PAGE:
As operators are promoted, they become responsible for more complex treatment processes. Some operators are promoted to plant supervisor or superintendent; others advance by transferring to a larger facility. Postsecondary training in water and wastewater treatment coupled with increasingly responsible experience as an operator may be sufficient to qualify for superintendent of a small plant, where a superintendent also serves as an operator. However, educational requirements are rising as larger, more complex treatment plants are built to meet new drinking water and water pollution control standards. With each promotion, the operator must have greater knowledge of Federal, State, and local regulations. Superintendents of large plants generally need an engineering or science degree.
A few operators get jobs with State drinking water or water pollution control agencies as technicians, who monitor and provide technical assistance to plants throughout the State. Vocational-technical school or community college training generally is preferred for technician jobs. Experienced operators may transfer to related jobs with industrial wastewater treatment plants, water or wastewater treatment equipment and chemical companies, engineering consulting firms, or vocational-technical schools.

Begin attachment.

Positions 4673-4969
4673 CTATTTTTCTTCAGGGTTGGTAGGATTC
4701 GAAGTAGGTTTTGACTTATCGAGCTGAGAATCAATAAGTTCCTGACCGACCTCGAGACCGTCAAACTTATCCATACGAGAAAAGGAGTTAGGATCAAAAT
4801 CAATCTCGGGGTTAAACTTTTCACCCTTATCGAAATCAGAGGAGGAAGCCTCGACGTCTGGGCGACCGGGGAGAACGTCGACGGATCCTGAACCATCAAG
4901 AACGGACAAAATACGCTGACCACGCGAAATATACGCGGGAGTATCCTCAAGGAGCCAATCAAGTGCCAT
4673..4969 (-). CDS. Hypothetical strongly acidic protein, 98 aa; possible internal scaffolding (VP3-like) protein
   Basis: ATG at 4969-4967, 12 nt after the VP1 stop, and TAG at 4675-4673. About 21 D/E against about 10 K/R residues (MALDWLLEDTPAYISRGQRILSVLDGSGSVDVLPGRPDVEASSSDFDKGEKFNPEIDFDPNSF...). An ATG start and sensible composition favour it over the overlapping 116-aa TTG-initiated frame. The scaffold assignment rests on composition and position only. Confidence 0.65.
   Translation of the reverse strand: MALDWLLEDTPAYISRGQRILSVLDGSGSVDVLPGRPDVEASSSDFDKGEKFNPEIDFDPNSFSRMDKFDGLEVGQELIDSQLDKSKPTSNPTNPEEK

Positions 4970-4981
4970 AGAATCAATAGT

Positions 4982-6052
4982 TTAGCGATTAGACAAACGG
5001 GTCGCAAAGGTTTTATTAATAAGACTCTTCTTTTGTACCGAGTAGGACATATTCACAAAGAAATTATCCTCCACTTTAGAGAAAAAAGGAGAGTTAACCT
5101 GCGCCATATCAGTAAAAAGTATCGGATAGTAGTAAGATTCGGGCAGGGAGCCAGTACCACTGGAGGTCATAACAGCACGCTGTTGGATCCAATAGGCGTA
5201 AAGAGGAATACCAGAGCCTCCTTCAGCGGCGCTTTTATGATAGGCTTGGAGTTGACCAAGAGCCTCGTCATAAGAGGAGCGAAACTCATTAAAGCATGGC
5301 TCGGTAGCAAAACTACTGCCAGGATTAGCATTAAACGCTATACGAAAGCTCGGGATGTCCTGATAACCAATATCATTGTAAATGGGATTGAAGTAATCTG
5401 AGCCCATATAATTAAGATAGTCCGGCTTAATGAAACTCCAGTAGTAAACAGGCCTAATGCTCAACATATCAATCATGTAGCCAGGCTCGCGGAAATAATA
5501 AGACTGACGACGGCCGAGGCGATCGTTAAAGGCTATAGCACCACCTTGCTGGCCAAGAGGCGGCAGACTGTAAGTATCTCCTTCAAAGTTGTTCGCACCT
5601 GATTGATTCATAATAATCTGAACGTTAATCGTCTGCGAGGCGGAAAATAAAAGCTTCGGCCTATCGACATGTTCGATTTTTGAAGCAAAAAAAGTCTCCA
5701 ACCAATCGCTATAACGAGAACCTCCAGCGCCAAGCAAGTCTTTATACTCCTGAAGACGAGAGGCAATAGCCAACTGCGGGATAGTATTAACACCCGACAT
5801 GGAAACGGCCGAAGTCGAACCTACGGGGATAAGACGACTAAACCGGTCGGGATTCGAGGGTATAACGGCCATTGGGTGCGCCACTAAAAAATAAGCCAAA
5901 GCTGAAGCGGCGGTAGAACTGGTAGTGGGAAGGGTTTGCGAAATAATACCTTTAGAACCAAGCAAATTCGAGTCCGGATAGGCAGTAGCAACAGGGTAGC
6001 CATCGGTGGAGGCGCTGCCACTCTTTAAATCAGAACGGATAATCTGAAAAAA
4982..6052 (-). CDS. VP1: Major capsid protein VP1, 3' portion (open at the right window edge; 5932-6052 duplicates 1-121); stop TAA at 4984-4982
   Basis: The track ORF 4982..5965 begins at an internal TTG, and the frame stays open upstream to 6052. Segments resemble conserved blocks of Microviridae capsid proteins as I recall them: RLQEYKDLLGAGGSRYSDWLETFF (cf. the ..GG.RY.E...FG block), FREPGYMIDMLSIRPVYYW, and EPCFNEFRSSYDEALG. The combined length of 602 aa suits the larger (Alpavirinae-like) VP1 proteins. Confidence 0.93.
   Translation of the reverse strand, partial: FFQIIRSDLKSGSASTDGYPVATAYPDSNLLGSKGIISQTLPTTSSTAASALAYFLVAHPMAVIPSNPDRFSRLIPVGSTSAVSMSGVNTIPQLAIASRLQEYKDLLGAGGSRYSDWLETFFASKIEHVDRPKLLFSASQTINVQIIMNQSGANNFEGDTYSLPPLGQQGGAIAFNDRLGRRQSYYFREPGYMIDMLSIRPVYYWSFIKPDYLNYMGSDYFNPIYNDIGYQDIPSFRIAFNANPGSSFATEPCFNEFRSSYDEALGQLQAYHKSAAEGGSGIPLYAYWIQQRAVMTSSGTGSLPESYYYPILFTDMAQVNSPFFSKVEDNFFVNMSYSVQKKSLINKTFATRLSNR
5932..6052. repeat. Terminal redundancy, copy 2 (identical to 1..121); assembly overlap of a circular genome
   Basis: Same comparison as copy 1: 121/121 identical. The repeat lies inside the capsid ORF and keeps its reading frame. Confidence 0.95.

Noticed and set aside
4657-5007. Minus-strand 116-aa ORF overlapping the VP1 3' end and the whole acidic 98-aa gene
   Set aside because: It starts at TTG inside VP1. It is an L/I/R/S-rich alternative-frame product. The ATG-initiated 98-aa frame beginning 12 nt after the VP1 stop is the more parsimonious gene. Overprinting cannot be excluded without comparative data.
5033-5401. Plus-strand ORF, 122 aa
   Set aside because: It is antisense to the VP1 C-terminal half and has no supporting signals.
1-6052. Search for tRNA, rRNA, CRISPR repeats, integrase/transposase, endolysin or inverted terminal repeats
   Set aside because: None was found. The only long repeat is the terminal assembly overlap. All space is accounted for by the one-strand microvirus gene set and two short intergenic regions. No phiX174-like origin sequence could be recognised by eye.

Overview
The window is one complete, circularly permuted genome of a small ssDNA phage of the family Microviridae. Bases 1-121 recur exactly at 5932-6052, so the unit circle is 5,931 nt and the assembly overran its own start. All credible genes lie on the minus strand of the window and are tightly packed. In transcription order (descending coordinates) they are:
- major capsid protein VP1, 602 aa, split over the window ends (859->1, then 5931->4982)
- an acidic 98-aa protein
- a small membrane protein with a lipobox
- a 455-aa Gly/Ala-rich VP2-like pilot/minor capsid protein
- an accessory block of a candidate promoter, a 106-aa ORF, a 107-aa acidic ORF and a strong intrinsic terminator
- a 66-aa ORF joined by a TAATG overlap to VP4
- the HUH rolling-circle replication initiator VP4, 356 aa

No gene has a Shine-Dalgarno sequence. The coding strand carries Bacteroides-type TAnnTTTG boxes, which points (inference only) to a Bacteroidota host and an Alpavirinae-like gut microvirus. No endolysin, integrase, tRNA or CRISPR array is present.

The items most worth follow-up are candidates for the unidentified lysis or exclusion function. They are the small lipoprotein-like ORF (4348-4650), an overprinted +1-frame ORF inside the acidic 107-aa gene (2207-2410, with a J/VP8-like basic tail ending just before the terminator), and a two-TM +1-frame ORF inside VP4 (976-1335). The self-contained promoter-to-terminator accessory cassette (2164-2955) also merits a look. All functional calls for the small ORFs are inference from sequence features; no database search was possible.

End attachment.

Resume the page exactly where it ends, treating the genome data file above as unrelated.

Employment of water and wastewater treatment plant operators is expected to grow as fast as the average for all occupations through the year 2008. Because the number of applicants in this field is normally low, job prospects will be good for qualified applicants.
The increasing population and growth of the economy are expected to increase demand for essential water and wastewater treatment services. As new plants are constructed to meet this demand, employment of water and wastewater treatment plant operators will increase. In addition, some job openings will occur as experienced operators transfer to other occupations or leave the labor force.